Review For Penelope Parker

Penelope Parker: Witch in Training is a fun little fantasy book. There is an obvious analogy to be made with the Harry Potter series – a child goes to a school of witchcraft and wizardry to be trained to control her powers. However, there are a few things that set Penelope apart. First, PP:WIT is centered around female characters. While it certainly isn’t a girly book (male readers will love it too–no fairy princess nonsense), there is more opportunity for young female readers to identify with the main characters in this book than in some of the other books in this same genre. Further, the magical instruction and rituals in the book reference genuine Wiccan practices. This lends a sense of realism and solemnity to the magical themes that is missing from most witch and wizard books. I think readers will find this both enthralling and educational.

PP:WIT is action packed, and moves very quickly. It is descriptive enough to draw the reader in to its magical world, but it does not get bogged down in overly long descriptions or dialogues. As such, it is perfect for young readers who aren’t yet accustomed to reading lengthy novels, or for older readers who just want a fun quick read.

The book’s vocabulary is challenging at moments, but not so much as to take away from the experience. Young readers may find that every few pages there is a word they have to look up, or ask an adult about. This is just enough of a challenge to expand a young readers vocabulary and to make them feel like reading this book was an accomplishment.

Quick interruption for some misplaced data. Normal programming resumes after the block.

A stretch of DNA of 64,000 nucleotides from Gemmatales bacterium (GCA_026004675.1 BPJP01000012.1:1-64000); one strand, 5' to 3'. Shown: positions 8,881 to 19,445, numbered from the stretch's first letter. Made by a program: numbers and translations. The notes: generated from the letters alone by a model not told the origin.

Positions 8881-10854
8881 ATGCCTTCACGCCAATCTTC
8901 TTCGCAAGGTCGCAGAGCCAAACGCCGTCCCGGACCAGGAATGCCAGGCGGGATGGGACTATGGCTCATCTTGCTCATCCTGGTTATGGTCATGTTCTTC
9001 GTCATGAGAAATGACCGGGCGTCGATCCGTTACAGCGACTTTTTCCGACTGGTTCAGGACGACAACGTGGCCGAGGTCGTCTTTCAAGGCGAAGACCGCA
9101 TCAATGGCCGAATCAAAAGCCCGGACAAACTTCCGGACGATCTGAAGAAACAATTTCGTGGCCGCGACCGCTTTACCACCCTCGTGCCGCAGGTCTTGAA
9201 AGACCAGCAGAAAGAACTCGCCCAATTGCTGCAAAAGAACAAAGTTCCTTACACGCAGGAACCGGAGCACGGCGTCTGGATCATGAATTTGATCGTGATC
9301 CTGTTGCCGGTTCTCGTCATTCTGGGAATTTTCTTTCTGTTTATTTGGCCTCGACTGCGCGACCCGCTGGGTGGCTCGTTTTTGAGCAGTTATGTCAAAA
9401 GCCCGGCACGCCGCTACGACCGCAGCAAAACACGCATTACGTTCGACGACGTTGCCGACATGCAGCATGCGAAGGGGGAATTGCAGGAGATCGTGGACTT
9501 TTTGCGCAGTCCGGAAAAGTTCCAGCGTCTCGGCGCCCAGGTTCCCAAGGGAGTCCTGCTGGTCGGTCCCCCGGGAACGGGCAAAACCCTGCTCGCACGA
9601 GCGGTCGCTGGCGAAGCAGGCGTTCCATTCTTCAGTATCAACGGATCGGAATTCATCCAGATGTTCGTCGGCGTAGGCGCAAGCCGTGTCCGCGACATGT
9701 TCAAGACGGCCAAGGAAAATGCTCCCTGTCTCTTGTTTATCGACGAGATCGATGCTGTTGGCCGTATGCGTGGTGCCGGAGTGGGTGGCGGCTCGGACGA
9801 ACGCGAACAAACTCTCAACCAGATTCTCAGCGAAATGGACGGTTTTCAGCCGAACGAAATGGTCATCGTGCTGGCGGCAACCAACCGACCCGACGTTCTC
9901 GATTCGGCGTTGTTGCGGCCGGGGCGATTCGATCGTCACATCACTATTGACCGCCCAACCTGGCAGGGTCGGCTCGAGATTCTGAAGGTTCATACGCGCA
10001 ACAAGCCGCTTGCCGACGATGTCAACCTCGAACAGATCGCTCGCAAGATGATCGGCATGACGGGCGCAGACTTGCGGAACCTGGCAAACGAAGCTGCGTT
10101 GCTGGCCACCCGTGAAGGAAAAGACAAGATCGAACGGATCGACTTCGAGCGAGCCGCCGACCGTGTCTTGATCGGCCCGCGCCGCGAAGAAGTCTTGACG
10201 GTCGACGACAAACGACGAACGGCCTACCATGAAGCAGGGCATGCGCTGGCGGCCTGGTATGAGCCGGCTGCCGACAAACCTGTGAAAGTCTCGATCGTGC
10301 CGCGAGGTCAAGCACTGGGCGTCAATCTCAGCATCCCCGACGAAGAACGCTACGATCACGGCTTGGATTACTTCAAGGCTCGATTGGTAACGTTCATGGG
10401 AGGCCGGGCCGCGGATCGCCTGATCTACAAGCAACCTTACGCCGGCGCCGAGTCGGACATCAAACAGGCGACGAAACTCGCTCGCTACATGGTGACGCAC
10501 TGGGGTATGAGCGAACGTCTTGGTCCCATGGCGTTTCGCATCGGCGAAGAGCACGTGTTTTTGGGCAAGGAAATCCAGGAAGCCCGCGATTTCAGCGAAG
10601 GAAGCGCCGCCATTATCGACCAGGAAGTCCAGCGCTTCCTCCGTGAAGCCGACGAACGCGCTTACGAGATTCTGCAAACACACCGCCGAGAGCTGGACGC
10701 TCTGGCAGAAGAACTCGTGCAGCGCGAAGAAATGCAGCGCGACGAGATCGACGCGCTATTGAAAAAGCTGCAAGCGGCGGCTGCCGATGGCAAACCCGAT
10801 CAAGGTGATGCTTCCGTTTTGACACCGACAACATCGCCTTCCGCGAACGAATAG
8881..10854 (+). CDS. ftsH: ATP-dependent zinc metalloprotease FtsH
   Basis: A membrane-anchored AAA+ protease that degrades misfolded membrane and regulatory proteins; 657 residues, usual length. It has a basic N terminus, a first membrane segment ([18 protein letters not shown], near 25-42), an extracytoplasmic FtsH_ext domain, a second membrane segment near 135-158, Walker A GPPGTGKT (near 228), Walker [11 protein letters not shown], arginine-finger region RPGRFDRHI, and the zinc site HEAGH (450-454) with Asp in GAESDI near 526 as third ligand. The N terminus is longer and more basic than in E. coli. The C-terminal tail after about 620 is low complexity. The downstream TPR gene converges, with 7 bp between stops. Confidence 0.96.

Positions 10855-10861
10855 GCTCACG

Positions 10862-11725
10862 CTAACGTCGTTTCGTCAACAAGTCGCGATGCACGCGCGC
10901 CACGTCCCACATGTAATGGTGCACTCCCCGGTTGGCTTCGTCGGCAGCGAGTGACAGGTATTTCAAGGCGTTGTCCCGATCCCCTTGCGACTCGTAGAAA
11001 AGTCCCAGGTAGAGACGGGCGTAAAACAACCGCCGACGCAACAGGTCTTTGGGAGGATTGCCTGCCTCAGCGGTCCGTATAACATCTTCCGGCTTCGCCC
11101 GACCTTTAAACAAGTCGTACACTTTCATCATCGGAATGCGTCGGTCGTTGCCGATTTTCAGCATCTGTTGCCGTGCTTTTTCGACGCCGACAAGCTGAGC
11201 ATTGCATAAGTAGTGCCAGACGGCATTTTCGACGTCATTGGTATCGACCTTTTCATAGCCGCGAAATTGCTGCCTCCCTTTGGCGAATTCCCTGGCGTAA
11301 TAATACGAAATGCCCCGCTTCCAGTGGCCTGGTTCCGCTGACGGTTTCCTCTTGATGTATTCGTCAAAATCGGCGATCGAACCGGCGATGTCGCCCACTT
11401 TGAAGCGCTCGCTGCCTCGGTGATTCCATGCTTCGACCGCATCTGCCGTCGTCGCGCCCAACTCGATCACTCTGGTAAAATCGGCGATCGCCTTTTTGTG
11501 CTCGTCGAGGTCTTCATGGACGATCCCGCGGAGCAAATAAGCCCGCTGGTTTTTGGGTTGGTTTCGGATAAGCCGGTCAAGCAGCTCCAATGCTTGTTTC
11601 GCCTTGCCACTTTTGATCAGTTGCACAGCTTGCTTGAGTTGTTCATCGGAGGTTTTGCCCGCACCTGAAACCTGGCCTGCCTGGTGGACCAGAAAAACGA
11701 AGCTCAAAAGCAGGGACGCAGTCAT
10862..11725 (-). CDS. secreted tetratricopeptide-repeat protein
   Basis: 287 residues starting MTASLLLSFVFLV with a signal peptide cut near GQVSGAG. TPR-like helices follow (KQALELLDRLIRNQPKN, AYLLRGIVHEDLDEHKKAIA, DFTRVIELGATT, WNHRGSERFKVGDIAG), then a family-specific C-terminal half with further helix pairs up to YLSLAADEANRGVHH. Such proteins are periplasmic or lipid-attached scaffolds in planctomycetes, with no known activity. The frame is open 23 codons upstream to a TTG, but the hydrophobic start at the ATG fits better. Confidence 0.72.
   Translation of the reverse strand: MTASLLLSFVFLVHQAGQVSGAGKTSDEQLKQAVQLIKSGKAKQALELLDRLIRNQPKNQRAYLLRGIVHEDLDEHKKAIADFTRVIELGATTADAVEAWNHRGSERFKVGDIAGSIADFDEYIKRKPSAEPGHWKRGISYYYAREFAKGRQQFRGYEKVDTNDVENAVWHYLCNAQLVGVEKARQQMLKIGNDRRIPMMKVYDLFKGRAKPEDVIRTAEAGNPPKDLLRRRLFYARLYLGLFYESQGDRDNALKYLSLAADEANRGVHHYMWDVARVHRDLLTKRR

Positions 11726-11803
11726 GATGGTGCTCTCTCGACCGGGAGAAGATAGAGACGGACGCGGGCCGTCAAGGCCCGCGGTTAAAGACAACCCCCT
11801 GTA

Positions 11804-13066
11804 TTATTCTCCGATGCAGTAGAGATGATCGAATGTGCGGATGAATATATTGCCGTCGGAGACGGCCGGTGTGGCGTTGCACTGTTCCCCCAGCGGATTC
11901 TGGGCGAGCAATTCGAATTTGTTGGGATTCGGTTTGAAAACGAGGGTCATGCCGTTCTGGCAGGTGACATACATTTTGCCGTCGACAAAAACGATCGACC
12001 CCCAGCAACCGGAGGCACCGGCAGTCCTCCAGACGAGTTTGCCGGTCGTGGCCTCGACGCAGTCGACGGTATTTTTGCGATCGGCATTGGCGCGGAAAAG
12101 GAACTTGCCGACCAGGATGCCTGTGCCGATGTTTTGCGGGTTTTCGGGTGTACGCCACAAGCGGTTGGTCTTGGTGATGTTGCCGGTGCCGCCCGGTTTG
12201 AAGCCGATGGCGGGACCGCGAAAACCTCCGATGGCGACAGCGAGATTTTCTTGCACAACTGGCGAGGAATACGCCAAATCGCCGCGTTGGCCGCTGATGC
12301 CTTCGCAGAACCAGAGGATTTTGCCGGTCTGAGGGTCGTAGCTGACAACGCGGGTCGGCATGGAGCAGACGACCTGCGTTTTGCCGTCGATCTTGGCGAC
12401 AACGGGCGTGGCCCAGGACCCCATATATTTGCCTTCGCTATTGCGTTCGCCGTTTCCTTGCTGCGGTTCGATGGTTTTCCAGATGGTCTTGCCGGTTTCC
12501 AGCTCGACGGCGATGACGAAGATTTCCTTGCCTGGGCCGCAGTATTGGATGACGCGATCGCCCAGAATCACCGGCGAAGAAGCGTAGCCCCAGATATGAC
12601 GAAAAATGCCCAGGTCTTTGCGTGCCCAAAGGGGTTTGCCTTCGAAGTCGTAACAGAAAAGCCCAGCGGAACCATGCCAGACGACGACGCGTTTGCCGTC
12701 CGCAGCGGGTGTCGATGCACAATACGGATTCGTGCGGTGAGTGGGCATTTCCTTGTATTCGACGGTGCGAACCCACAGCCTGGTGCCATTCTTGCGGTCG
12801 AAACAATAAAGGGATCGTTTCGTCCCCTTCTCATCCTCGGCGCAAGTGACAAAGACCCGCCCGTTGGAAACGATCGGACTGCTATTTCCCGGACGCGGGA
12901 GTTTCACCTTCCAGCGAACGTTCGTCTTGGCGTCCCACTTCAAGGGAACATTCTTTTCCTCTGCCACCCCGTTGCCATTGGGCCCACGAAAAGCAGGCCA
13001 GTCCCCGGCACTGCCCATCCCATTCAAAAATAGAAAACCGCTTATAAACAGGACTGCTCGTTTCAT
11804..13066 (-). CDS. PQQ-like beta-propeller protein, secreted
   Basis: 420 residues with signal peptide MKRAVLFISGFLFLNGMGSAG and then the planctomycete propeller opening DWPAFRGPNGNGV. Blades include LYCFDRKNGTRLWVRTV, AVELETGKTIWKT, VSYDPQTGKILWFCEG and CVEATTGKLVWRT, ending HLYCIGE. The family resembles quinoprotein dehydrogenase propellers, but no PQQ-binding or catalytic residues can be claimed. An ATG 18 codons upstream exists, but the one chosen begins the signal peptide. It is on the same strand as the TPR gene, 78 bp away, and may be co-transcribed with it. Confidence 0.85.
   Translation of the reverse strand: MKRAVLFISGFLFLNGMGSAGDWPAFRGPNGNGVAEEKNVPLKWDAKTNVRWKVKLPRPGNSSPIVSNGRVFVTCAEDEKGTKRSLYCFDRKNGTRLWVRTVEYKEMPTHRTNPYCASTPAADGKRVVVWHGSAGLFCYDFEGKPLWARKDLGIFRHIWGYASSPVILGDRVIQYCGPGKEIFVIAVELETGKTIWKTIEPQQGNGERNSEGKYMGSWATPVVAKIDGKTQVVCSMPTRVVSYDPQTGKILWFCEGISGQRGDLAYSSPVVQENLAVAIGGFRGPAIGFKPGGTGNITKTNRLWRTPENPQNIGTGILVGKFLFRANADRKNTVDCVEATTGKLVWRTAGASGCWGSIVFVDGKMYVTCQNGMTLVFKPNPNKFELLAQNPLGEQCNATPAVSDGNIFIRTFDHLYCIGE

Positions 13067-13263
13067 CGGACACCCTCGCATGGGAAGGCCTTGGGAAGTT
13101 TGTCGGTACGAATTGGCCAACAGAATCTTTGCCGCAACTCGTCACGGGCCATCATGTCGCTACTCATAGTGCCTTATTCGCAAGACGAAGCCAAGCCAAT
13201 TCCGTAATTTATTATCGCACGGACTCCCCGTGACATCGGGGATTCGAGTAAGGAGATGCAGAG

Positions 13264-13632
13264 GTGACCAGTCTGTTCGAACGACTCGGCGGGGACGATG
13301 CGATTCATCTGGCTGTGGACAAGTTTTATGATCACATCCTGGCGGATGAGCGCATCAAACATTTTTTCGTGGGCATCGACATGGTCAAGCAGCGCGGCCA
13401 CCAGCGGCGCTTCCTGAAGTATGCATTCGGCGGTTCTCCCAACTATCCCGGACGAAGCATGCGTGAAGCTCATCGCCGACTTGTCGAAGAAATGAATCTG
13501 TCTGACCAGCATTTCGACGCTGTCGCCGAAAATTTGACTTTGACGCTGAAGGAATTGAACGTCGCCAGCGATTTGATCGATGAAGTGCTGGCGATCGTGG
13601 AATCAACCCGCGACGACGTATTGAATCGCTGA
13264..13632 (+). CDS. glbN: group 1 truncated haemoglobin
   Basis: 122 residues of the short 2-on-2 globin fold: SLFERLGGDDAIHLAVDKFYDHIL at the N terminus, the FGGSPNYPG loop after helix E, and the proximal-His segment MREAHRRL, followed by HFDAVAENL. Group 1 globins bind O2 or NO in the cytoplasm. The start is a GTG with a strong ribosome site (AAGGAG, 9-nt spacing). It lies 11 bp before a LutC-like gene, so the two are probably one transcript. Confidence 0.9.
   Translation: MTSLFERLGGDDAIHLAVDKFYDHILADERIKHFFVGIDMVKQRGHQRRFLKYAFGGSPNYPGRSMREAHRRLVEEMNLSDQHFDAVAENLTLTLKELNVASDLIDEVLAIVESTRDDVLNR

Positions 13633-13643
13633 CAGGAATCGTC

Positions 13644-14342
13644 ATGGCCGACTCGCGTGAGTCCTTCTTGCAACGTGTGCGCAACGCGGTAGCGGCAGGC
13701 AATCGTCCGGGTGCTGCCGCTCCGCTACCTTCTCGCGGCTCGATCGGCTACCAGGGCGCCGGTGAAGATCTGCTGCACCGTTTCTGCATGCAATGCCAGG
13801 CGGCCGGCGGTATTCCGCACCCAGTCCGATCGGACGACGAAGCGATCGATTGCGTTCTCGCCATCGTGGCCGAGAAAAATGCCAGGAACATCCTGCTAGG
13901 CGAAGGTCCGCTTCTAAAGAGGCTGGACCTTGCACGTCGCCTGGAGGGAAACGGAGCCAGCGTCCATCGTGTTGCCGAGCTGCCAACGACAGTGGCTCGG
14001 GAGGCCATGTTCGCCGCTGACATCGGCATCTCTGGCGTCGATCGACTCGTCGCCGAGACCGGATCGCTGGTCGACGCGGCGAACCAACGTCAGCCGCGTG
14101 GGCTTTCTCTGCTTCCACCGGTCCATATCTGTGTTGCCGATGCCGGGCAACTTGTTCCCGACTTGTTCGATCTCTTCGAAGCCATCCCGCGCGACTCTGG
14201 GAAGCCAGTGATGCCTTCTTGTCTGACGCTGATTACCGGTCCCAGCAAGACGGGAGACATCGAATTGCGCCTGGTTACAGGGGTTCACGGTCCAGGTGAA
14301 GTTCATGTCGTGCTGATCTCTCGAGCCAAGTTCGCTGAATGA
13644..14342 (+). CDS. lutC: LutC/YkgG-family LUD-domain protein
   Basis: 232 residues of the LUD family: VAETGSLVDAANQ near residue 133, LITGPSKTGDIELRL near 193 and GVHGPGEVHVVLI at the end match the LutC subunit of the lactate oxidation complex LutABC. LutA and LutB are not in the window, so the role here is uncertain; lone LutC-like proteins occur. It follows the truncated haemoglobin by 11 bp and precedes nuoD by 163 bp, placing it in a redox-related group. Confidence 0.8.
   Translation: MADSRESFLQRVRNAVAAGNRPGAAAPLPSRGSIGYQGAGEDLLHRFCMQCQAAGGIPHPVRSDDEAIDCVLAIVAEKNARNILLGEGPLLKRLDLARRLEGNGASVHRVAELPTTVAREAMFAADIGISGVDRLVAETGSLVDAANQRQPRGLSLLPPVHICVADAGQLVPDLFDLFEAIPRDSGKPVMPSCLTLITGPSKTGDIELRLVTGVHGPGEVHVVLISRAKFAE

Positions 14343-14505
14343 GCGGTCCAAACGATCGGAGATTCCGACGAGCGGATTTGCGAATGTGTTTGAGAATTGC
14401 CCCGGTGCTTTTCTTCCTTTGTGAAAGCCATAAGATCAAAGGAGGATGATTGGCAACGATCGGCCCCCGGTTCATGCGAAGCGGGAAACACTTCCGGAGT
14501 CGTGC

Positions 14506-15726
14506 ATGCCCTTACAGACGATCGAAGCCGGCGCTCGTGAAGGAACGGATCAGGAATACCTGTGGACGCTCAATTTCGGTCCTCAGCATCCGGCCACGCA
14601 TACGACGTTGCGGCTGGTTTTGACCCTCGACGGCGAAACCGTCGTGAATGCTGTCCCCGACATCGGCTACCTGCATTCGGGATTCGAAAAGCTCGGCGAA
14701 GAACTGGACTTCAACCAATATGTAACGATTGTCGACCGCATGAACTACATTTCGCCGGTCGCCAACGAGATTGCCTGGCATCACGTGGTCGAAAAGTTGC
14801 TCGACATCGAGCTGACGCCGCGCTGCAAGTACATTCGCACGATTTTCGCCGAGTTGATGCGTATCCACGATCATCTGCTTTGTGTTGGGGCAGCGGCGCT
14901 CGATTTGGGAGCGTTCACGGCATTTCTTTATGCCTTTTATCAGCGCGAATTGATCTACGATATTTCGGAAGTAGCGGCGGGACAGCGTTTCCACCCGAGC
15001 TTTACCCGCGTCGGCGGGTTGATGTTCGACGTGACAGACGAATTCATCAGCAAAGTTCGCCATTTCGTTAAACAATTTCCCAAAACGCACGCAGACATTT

PP:WIT ends leaving the reader wanting more. The characters are likeable and interesting, and by the end I found myself genuinely interested in their exploits, and concerned for their well being. I, for one, welcome and anticipate a sequel.

Word to the wise: the characters are always hungry, and always snacking on something good. Have some snacks on hand while you are reading. ~J.H.

About Susan McCaskill

Susan (or Sue, as she prefers to be called), was born in post war England, and lived there until the age of nine, when she and her mother emigrated to Canada. Her father died when she was nine, and left a huge impression on her. Both her parents encouraged her to read, and learn. She has always believed in fairies and elves, and probably always will, and as a child, she saw things many others didn't, and as a result she was thought to be a little strange.

Sue currently lives on beautiful Vancouver Island with her husband and three demanding cats.

Although she has been in Canada for so many years, she still misses the English and Welsh countryside, and because of this, her novel is based in the ancient, picturesque town of Betws-Y-Coed.

About herself, she says:

"I think I was born a writer, and got more confidence thanks to my grade five teacher, who was wonderful, and fostered my love for writing. I didn't write for almost 40 years, because of raising kids, life happenings, the usual drama. I started again sporadically ten years ago, and finished my first Mid Grade fantasy in 2013. Currently working on book 2.

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